Forget the inflated Trumpian moral dilemmas of Superman and Captain America. The summer’s most powerful and most disturbing thriller has arrived, in the form of an intensely atmospheric Korean movie called “The Wailing,” which caused a sensation at Cannes earlier this month and has since become a huge box-office hit in Asia. Unless you’re the kind of person who follows film-festival news and East Asian genre cinema, you’ve probably never heard of Na Hong-jin, who wrote and directed this movie. He has made other terrific movies in a more familiar action-adventure vein, including “The Chaser” and “The Yellow Sea.” But nothing quite like “The Wailing,” because there is nothing quite like “The Wailing.” A whole lot of people will hear about him now.
Anyway, no graduate-level education is required; this is a movie with dark powers of mind control, like the nameless and uncertain entity that appears to have invaded a small mountain town towards the middle of the Korean peninsula. “The Wailing” is something like the most gruesome and gripping Scandinavian crime drama you can imagine, transported to a rain-sodden Asian backwater where everyone’s in a bad mood and science, religion and superstition are locked in uneasy combat. It’s a police procedural and a zombie movie and a tale of demonic possession and a lurid murder mystery and a pitch-black but frequently hilarious comedy about what Karl Marx famously called the idiocy of rural life.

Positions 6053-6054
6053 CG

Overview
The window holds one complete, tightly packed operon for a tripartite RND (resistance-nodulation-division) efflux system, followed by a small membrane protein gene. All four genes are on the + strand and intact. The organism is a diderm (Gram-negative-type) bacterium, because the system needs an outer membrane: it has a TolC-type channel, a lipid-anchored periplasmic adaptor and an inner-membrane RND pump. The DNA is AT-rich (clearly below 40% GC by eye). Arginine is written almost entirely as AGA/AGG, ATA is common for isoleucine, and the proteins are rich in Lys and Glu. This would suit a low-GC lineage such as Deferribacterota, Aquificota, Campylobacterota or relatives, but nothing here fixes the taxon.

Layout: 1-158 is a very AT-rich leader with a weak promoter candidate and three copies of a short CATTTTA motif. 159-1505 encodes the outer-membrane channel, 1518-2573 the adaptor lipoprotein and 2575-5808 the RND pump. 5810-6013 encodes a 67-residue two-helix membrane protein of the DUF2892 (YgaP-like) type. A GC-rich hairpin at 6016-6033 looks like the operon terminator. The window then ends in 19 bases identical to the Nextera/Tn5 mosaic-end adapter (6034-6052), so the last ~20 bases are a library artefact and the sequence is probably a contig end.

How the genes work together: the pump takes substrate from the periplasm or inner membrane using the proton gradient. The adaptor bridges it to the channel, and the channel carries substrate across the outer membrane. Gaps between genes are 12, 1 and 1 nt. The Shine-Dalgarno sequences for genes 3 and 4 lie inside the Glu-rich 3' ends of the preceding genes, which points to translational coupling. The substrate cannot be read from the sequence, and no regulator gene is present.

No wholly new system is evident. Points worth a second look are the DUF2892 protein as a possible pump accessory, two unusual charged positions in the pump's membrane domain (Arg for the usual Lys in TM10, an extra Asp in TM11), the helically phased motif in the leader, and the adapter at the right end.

Before it’s over, “The Wailing” is a bunch of other things too, including an agonizing parable of bad parenting gone wrong and a moral and/or narrative puzzler that will keep you guessing days or weeks later. Who was that old guy, and did he cause all that outrageous small-town mayhem? What “really” happens at the climax of the story, when a middle-aged cop and a young priest come face to face with – well, something or other? Faced with a fateful decision that may save his family or send it into horrifying disaster, does our protagonist choose wisely?